Warren Buffett trying to raise $200 million in Israel Bonds
Business magnate Warren Buffett is encouraging the purchase of Israel Bonds at private events in New York.
Guests attending the events with Buffett last week pledged to buy $1 million to $5 million in Israel Bonds in order to meet the American billionaire, whose net worth of $75.6 billion makes him the second richest person in the world, according to Forbes magazine.
Buffett, CEO of the American conglomerate Berkshire Hathaway, hosted an event last November in his hometown of Omaha, Nebraska, that led to investments of $60 million in the Jewish state. Buffett also bought $5 million worth of Israel Bonds at the event.
Israel Bonds said that following Thursday’s events, Buffett was expected to have helped bring in about $200 million in bonds investments.
“Israel Bonds is proud to call Warren Buffett a friend,” Israel Maimon, president and CEO of Israel Bonds, said Monday in a statement.
“By supporting the Israel Bonds organization through these events and investing directly in Israel Bonds himself, Mr. Buffett is helping to ensure that the State of Israel will continue to prosper, and will continue to be a model of innovation and economic growth for decades to come,” Maimon added.
Buffett spoke highly of the Jewish state at the November event.
“If you are looking for brains, energy and dynamism in the Middle East, Israel is the only place you need to go,” the billionaire said.
In 2013, Buffett made the Israeli firm Iscar his first foreign acquisition, buying the remaining 20 percent of the metalworking company after having acquired 80 percent in 2006.
Later in the same year, it was announced that Buffett would donate $10 million to the Rambam Hospital in Haifa.
Museum launches campaign to translate, digitize Holocaust diaries
The U.S. Holocaust Memorial Museum has launched a $250,000 Kickstarter campaign to translate and digitize the diaries of Nazi victims and survivors.
Funds from the 31-day campaign, which started on Anne Frank’s birthday — Monday, June 12 — to commemorate the renowned teen diarist, would allow the museum to translate its collection of more than 200 diaries into English and catalogue them. The museum only gets the funds it if meets its goal.
The campaign is being promoted on social media under the hashtag #SaveTheirStories.
The diary collection will expose an array of experiences to the public, including the struggle of life in the ghettos, emotional accounts of survival in concentration camps and “the search for refuge in America,” according to the museum.
“Making the evidence of the Holocaust widely available is critical to promoting its understanding and countering those who would deny it,” a museum official, Dana Weinstein, said in a statement. “With the support of people from around the world united behind this project, we will help make more voices of those persecuted by Nazism heard.”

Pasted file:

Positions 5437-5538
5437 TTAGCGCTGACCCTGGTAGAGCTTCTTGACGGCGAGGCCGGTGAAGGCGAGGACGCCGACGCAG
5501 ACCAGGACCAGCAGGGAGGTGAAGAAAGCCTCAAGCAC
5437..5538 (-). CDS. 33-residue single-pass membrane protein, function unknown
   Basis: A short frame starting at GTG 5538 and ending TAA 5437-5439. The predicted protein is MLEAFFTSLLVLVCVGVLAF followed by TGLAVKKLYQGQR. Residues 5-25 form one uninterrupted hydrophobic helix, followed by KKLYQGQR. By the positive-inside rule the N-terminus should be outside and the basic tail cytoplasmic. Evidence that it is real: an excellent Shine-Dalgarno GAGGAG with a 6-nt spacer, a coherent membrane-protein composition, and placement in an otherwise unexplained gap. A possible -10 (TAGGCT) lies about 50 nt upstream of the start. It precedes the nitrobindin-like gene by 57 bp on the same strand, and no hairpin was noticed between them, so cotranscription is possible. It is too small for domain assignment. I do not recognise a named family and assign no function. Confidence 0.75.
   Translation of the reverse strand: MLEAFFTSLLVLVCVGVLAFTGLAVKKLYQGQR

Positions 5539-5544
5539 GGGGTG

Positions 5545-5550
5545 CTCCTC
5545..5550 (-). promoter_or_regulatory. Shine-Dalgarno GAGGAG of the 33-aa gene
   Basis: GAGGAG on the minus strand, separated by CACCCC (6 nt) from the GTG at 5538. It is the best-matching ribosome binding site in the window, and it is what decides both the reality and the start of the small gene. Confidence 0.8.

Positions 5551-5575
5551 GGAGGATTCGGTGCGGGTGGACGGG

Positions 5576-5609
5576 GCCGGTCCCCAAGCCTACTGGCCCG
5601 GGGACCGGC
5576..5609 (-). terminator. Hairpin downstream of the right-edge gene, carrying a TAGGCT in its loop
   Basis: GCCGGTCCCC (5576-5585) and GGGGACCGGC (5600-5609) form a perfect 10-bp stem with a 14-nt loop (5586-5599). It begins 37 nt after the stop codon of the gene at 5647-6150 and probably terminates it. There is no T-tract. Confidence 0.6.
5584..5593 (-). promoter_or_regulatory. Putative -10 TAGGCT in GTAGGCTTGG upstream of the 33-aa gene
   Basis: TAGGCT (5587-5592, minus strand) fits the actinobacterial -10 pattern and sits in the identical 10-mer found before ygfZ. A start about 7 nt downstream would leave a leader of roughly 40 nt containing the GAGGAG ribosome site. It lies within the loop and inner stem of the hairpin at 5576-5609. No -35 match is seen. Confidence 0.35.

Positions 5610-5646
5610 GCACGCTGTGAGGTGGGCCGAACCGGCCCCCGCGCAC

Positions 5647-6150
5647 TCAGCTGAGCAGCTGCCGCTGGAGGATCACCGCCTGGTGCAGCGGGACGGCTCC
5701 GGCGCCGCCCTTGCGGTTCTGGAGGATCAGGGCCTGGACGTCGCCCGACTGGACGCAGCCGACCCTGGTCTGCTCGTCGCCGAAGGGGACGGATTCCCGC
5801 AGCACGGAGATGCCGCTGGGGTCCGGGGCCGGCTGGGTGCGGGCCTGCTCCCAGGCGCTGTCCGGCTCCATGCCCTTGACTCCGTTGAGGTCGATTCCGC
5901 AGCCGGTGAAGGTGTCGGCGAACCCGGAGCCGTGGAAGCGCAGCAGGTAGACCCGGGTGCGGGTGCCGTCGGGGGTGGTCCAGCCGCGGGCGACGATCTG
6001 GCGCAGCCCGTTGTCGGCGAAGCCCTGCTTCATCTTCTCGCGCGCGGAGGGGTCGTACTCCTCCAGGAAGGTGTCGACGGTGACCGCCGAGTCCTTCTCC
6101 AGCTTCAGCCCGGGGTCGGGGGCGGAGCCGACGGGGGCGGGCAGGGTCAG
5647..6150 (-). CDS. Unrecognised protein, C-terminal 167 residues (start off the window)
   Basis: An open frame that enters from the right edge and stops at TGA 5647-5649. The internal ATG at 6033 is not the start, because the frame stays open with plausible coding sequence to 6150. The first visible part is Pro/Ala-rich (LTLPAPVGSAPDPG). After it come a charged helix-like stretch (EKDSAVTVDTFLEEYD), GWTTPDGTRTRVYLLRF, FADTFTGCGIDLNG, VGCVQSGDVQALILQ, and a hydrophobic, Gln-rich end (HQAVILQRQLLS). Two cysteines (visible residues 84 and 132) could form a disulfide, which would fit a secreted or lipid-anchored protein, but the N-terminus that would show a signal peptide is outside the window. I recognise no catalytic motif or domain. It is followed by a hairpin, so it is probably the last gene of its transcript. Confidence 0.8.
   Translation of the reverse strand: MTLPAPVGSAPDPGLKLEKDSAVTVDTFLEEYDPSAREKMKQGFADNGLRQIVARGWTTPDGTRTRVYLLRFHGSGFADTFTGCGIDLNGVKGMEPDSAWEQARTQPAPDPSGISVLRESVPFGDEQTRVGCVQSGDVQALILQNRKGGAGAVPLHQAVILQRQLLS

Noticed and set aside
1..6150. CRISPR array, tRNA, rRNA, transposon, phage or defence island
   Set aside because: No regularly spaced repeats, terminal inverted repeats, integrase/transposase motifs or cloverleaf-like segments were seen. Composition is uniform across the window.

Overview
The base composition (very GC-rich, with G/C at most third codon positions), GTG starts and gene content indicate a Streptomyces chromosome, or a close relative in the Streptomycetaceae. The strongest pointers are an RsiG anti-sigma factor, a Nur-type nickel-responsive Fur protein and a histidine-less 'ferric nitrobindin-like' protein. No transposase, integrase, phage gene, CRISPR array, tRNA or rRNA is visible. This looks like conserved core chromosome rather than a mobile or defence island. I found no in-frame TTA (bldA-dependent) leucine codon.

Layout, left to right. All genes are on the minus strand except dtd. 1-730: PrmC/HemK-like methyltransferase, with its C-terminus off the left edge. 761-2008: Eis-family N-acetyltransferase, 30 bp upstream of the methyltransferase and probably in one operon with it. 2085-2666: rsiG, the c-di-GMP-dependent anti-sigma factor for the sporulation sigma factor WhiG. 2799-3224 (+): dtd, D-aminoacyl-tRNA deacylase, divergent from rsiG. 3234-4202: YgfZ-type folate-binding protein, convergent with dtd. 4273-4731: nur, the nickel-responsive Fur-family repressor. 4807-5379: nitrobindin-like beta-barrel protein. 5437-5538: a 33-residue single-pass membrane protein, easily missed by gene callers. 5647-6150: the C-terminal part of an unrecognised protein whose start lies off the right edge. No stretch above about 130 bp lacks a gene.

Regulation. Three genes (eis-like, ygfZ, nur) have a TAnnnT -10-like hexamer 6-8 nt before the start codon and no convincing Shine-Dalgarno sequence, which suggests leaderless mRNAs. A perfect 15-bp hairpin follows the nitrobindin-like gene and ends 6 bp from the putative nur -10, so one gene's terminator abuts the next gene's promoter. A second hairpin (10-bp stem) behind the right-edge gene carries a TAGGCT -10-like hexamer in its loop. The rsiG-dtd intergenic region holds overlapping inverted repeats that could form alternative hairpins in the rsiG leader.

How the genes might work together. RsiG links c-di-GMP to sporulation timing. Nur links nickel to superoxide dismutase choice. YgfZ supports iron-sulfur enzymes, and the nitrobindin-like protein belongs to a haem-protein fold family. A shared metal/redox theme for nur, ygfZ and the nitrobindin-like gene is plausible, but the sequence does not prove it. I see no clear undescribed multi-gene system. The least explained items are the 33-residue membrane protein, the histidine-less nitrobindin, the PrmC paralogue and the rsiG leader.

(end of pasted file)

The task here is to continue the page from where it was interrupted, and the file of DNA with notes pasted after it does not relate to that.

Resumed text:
Bipartisan bill would ensure Israel’s qualitative military edge
A bipartisan bill introduced in the U.S. House of Representatives would strengthen the processes that have ensured Israel’s qualitative military edge.
Under the legislation introduced Friday, the president would be required to consult with officials in the Israeli government about their defense needs before authorizing arms sales or defense items to countries in the Middle East.
Reps. Brad Schneider (D-Ill.) and Claudia Tenney (R-N.Y.) introduced the Defending Israel’s QME Act of 2017.
“The United States must continue to ensure that Israel, our closest, most reliable ally in the Middle East, if not the world, has the tools to maintain its qualitative military edge over those who seek to do it harm,” Schneider said.
The legislation comes as Congress is considering a possible $350 billion arms deal with Saudi Arabia that has caused U.S. and Israeli leaders to question the future of Israel’s qualitative military edge in the Middle East.
The Defending Israel’s QME Act also would expand on existing laws by including non-state actors such as the Islamic State, or ISIS, in the assessment process. The Reagan administration was the first to explicitly commit to Israel’s qualitative military edge.
“With the conflict in Syria, uncertainty regarding Iran, and the growth of ISIS, Israel faces more threats than ever and from all sides,” Tenney said in a statement. “At the same time, the country remains the region’s great democracy and our longstanding ally.
“This bill reaffirms our commitment to Israel’s security by raising the bar for future military sales to other actors in the region.”
‘Oslo,’ Bette Midler and Ben Platt take Tony Awards
“Oslo,” a play about the 1993 Oslo Accords, won the Tony Award for best new play and its Jewish lead actor, Michael Aronov, was recognized as best featured actor in a play.
Bette Midler, the veteran Jewish actress and singer, won for best actress in a musical for “Hello Dolly” as Broadway handed out its highest honors on Sunday night. The play also won for best musical revival.
“Oslo,” a J.T. Rogers play in which Israeli and Palestinian negotiators struggle to hammer out a peace deal, received rave reviews for turning a complicated history into a fast, entertaining three hours. Aronov played Uri Savir, an Israeli negotiator in the 1990s talks.
The musical “Dear Evan Hansen,” about a boy who gets caught up in a lie after the death of a classmate, was named best new musical and led the way with six Tonys, including for its star, the Jewish actor Ben Platt, as best actor in a musical, and Rachel Bay Jones for best featured actress. Benji Pasek, who is Jewish, and Justin Paul also won for best book, best orchestrations and best original score. Pasek and Paul won the Oscar this year for best original song for “La La Land.”
Rebecca Teichman won best director for “Indecent,” which recounts the bumpy journey to Broadway of Sholem Asch’s controversial Yiddish play “God of Vengeance.”